Sun, Apr 24, 2005 - Page 3 News List

Arms procurement necessary for the nation's survival

Retired US Air Force Lieutenant Colonel Mark Stokes served for seven years as the Secretary of Defense's country director for Taiwan. He retired from the US government one year ago and moved to Taiwan to work in the private sector. He is the author of a widely cited book about the People's Liberation Army, `China's strategic modernization,' and has published numerous articles on cross-strait security issues. He is also a senior associate with the Center for Strategic and International Studies. In an interview with `Taipei Times' staff reporter Mac William Bishop, Stokes explains the potential consequences if the legislature fails to pass the special arms budget

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Retired US Air Force Lieutenant Colonel Mark Stokes speaks during an interview with the Taipei Times Friday.

PHOTO: SEAN CHAO, TAIPEI TIMES

Taipei Times: Having been responsible for defense policy toward Taiwan for almost seven years under the Clinton and Bush administrations, you are widely considered to be the architect of US defense relations with Taiwan, and are often credited with playing a role in the release of the items contained in the special budget by the Bush administration. Now that you are retired and in the defense business, how do you and your company stand to profit from the items contained in the special budget?

Mark Stokes (石明凱): I personally would not profit at all. I have a basic salary that would not be affected one way or the other. Besides, people who know me understand that my motives transcend profit. Having served so long in the policy arena, it is difficult not to care about Taiwan's security.

TT: Opponents of the special budget have asserted that the procurement of the PAC-3 missile defense system, eight diesel-powered submarines and 12 P-3C maritime patrol aircraft will spark an arms race. Is this a valid assertion?

Stokes: There is already an arms race in the Taiwan Strait that has been underway for years. But only one side is racing, and it is not Taiwan. Taiwan cannot compete with China in an arms race. The idea is to raise the costs to Beijing of using force against Taiwan, and to lengthen the amount of time that Taiwan can sustain a defense.

TT: While in government, the conservative Washington Times dubbed you the Pentagon's leading expert on the Chinese military. From your perspective, how serious is the military threat to Taiwan?

Stokes: Extremely serious and growing more serious by the day. The nature of the threat has been discussed at length in US Department of Defense reports to Congress and through Director of Central Intelligence testimony to Congress. Since 1999, the People's Republic of China [PRC] has embarked on a concentrated and aggressive campaign to diversify its options in order to force Taiwan's political and military capitulation in an increasingly brief period of time.

Lieutenant Colonel Mark Stokes, USAF (Ret.)

* Date of birth: Nov. 30, 1960.

* Place of birth: Kansas City, Missouri.

* Education: Bachelor of Arts in History, Texas A&M University; Master's degree in International Relations/Strategic Studies from Boston University; Master's degree in Asian Studies, US Naval Postgraduate School.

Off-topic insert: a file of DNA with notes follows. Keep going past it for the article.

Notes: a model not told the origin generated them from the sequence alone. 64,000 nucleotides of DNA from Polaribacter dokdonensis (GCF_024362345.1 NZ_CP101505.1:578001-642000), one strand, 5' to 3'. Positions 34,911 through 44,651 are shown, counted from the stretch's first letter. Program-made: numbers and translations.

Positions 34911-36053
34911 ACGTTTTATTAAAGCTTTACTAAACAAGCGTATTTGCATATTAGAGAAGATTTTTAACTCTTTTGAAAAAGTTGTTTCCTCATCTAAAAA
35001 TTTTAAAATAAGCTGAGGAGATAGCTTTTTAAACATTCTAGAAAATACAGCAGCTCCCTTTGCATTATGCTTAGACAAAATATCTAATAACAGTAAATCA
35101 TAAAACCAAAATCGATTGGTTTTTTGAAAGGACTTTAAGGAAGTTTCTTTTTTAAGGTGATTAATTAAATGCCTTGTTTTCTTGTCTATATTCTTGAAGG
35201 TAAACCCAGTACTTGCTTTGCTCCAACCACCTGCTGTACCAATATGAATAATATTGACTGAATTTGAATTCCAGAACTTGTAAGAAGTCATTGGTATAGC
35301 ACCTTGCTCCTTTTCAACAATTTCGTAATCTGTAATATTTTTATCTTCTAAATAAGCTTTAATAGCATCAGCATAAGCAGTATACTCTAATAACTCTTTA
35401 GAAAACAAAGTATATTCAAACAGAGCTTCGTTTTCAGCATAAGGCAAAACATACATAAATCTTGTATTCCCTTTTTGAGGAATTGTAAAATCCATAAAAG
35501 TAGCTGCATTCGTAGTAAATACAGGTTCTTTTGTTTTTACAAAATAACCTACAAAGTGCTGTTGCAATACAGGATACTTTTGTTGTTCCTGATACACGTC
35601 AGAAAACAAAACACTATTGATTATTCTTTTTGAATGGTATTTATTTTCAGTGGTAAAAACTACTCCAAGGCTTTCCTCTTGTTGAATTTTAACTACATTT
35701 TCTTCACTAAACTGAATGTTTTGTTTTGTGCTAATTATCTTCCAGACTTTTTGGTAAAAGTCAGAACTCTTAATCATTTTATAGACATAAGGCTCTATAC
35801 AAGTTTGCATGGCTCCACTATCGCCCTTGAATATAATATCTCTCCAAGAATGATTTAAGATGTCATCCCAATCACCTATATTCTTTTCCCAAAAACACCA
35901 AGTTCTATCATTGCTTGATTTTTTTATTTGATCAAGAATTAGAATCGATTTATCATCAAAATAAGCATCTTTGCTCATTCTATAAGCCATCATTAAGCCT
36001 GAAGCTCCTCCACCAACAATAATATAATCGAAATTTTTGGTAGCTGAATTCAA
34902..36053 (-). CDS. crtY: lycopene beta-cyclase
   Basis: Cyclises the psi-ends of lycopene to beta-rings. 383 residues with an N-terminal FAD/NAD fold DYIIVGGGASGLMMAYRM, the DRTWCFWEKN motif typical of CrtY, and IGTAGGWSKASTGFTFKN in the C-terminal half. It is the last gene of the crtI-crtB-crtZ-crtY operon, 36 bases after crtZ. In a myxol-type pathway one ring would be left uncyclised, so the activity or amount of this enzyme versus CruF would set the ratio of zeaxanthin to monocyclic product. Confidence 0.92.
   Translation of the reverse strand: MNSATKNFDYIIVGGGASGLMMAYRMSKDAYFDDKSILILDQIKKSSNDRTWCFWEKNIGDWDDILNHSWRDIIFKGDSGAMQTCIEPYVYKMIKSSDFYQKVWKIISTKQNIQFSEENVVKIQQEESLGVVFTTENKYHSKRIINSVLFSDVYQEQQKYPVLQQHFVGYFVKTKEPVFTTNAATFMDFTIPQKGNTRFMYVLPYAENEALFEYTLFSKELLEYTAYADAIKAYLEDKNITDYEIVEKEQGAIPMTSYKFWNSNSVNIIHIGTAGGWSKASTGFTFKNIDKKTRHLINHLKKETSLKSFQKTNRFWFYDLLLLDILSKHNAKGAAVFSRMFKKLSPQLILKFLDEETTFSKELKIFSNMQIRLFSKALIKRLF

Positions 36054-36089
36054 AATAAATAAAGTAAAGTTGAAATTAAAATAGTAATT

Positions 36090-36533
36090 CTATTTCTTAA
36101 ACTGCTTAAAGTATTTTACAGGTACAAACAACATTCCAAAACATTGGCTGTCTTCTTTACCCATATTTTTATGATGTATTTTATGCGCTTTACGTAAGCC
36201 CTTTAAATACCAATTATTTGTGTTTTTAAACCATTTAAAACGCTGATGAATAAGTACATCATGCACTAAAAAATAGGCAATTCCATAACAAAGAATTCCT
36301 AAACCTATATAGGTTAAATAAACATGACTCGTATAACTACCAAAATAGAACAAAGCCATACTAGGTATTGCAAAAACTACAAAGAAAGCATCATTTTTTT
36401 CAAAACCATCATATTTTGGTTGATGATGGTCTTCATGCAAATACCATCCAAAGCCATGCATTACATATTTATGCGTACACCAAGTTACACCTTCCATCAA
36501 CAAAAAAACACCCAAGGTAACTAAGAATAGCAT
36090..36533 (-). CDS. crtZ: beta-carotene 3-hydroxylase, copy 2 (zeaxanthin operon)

* Career: Country director, People's Republic of China, Taiwan and Mongolia for the Office of the Secretary of Defense for International Security Affairs; Chief, Northeast Asia Branch, Regional Plans and Issues Division, USAF headquarters; Assistant air attache, US Embassy, Beijing.

* Publications: "China's Strategic Modernization," contributor to "China and Weapons of Mass Destruction," "PLA Space and Theater Missile Development," "China's Growing Military Power," "The Lessons of History" and "The Chinese Joint Aerospace Campaign."


First, as US Defense Department reports have indicated, the PRC could invade and occupy Taiwan today -- barring US intervention -- and assuming it were willing to bear high political and military costs. Beijing's objectives in its force modernization are to lower these costs by reducing warning time, decapitating Taiwan's political and military leadership, causing as much confusion as possible, and inserting a sizable force into Taipei before the US could even make a decision on how to respond. Beijing also is diversifying its options for the use of limited force to achieve limited political objectives. The PRC is focused on ways to keep the US at bay while it attains its military objectives in Taiwan.

TT: But isn't this just alarmist rhetoric? Military capabilities aside, do you really believe that Beijing has the political will to attack Taiwan?

Stokes: Beijing's political will to use force against Taiwan depends upon a range of factors. The so-called "red lines" are not so clear. Much depends on specific actions taken by Taiwan's political leadership that could precipitate a crisis, internal factors within China, how confident the PRC is in its ability to achieve its political and military objectives at minimum cost, Taiwan's military strength and national will, Beijing's perception of the willingness and ability of the United States to intervene quickly and effectively.

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